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definición - Army_of_Darkness

definición de Army_of_Darkness (Wikipedia)

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Army of Darkness

Army of Darkness

Theatrical release poster
Directed by Sam Raimi
Produced by Robert Tapert
Bruce Campbell
Written by Sam Raimi
Ivan Raimi
Starring Bruce Campbell
Embeth Davidtz
Marcus Gilbert
Music by Joseph LoDuca
Cinematography Bill Pope
Editing by Bob Murawski
R.O.C. Sandstorm
Studio Dino De Laurentiis Communications
Renaissance Pictures
Distributed by Metro-Goldwyn-Mayer
Universal Studios
Release date(s)
  • October 9, 1992 (1992-10-09) (world premiere)
  • February 19, 1993 (1993-02-19) (United States)
Running time 81 minutes
Country United States
Language English
Budget $13,000,000
Box office $11,502,976 (US)
$21,500,000 (Worldwide)

Army of Darkness, also titled Evil Dead III: Army of Darkness or just Evil Dead III or Bruce Campbell vs Army of Darkness, is a 1992 comedy horror film directed by Sam Raimi. It is the third installment in The Evil Dead trilogy. The film was written by Sam Raimi and his brother Ivan, produced by Robert Tapert, and stars Bruce Campbell and Embeth Davidtz. Continuing from Evil Dead II, Ash Williams is trapped in the Middle Ages and he battles the undead in his quest to return to the present.

Army of Darkness is not as violent or gory as the prior Evil Dead films, relying more on slapstick. The film was produced as part of a production deal with Universal Studios after the financial success of Darkman. Filming took place in California in 1991. Army of Darkness premiered on October 9, 1992 at the Sitges Film Festival, and was released in the United States on February 19, 1993. It grossed $11.503 million domestically and another $10 million outside the USA for a total worldwide gross of $21.5 million. Critical response was generally less positive than the first two films. Since its video release it has acquired a cult following, along with the other two films in the trilogy.



After being pulled through a time portal, Ash Williams lands in 1300 AD, where he is almost immediately captured by Lord Arthur's men, who suspect him to be an agent for Duke Henry, with whom Arthur is at war. He is enslaved along with the captured Henry, his gun and chainsaw confiscated, and is taken to a castle. Ash is thrown in a pit where he fights off a Deadite and regains his weapons from Arthur's Wise Man. After demanding Henry and his men be set free (as he knew Henry was innocent, and his persecution was simply a witch hunt) and killing a deadite in full view of everyone, Ash is celebrated as a hero. He also grows attracted to Sheila, the sister of one of Arthur's fallen knights.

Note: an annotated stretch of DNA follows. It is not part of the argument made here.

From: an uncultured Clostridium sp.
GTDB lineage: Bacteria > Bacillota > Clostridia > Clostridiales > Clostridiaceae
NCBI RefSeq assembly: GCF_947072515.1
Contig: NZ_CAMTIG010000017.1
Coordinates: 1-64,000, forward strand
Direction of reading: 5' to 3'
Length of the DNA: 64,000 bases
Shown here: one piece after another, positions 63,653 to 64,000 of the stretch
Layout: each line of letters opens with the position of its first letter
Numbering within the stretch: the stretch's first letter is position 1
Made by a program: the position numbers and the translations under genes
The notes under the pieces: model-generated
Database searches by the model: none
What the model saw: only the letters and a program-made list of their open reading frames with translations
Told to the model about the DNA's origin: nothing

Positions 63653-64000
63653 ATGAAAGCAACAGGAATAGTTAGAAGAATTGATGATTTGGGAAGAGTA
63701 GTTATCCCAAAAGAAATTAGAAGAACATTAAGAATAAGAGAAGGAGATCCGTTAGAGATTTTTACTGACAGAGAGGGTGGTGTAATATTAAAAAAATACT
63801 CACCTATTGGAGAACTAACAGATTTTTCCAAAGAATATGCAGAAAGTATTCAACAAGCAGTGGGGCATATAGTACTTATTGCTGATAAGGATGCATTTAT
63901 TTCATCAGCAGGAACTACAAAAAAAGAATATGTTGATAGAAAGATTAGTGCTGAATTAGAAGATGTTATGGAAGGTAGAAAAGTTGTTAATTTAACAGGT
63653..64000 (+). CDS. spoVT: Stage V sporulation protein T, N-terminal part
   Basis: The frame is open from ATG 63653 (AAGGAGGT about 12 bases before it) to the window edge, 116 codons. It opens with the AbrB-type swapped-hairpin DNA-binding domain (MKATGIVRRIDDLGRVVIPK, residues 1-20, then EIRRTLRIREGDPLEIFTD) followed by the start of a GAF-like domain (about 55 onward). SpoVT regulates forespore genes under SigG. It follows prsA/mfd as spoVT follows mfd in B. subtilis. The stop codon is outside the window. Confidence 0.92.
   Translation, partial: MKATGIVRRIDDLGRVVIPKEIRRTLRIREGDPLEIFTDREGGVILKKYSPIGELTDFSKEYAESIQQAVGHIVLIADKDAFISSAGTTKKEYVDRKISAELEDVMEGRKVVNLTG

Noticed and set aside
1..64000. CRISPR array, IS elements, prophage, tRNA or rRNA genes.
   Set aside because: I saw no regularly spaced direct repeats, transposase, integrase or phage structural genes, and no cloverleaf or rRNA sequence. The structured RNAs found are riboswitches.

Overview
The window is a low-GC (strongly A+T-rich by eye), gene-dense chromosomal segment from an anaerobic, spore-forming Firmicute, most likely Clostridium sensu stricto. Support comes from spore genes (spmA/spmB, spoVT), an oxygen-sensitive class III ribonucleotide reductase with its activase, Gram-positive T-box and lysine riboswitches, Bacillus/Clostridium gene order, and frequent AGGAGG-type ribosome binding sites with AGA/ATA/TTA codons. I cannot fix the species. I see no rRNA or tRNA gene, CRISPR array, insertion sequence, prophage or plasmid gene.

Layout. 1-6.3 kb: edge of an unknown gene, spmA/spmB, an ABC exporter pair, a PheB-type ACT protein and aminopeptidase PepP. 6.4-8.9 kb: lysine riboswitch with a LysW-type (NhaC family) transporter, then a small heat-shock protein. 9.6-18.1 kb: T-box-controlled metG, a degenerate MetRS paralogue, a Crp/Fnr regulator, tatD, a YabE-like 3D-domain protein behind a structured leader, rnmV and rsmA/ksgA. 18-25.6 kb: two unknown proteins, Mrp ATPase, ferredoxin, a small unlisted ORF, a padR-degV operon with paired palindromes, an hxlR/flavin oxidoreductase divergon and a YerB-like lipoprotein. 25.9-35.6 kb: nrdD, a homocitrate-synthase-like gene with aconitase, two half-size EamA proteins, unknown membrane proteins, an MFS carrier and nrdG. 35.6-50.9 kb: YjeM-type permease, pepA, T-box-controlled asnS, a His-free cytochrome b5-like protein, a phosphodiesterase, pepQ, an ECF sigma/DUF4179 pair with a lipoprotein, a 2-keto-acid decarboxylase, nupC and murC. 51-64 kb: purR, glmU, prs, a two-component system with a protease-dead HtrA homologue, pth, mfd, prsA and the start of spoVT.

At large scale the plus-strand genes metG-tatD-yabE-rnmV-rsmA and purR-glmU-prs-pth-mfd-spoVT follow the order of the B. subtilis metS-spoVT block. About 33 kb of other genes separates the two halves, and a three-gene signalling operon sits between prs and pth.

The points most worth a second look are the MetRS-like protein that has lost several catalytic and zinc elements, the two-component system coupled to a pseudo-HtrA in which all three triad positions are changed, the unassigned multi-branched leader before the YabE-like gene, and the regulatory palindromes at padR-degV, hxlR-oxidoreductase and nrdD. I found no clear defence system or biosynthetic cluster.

According to the Wise Man, the only way Ash can return to his time is to retrieve the Necronomicon Ex-Mortis. After bidding goodbye to Sheila, Ash starts his search for the Necronomicon. As he enters a haunted forest, an unseen force pursues Ash through the woods. Fleeing, he ducks into a windmill where he crashes into a mirror. The small reflections of Ash climb out from the shattered mirror and torment him. One of the reflections dives down Ash's throat and uses his body to become a life-sized copy of Ash and attack him, after which Ash kills and buries the copy.

When he arrives at the Necronomicon's location, he finds three books instead of one. Ash eventually finds the real one and attempts to say the magic phrase that will allow him to remove the book safely — "Klaatu barada nikto". However, forgetting the last word, he tries to trick the book by mumbling/coughing the missing word. He then grabs the book from the cradle, and rushes back to the castle, while the dead rise from graves all around. During Ash's panicked ride back, his evil copy rises from his grave and unites the Deadites into the Army of Darkness.